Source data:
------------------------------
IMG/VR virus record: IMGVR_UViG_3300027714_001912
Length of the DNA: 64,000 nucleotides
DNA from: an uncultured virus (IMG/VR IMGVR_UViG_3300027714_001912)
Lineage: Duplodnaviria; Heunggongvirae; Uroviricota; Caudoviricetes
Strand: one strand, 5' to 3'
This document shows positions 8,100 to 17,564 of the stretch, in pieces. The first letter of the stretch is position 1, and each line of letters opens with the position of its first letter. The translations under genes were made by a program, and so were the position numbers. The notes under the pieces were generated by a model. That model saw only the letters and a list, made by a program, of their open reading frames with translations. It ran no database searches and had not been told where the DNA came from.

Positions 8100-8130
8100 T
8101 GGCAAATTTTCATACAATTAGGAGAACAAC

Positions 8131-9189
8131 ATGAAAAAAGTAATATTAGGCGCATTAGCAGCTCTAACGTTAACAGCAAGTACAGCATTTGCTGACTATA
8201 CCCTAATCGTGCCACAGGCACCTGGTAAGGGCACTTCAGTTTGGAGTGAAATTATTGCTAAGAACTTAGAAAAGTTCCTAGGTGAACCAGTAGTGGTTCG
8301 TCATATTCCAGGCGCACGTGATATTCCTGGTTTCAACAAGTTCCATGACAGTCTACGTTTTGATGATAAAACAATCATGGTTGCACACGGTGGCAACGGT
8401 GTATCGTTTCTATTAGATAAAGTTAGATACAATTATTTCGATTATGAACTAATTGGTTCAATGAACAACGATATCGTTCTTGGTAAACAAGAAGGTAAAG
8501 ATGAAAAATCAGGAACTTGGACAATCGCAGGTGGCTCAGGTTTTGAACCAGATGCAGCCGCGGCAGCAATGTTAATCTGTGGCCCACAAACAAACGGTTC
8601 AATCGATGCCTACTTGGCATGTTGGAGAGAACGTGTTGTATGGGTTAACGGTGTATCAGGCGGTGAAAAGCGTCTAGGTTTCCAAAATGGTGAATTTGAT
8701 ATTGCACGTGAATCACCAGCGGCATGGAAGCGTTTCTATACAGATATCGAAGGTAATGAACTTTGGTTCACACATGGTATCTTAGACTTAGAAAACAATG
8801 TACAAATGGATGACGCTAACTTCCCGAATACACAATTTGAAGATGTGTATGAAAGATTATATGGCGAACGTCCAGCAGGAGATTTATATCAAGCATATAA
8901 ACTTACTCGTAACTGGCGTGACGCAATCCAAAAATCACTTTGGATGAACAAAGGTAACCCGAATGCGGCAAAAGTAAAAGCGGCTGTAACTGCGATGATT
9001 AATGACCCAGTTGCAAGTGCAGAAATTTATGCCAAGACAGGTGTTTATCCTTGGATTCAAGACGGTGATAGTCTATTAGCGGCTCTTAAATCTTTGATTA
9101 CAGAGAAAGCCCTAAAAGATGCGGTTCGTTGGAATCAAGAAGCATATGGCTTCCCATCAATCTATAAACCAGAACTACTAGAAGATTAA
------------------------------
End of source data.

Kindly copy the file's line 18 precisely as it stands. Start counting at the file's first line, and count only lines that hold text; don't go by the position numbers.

8801 TACAAATGGATGACGCTAACTTCCCGAATACACAATTTGAAGATGTGTATGAAAGATTATATGGCGAACGTCCAGCAGGAGATTTATATCAAGCATATAA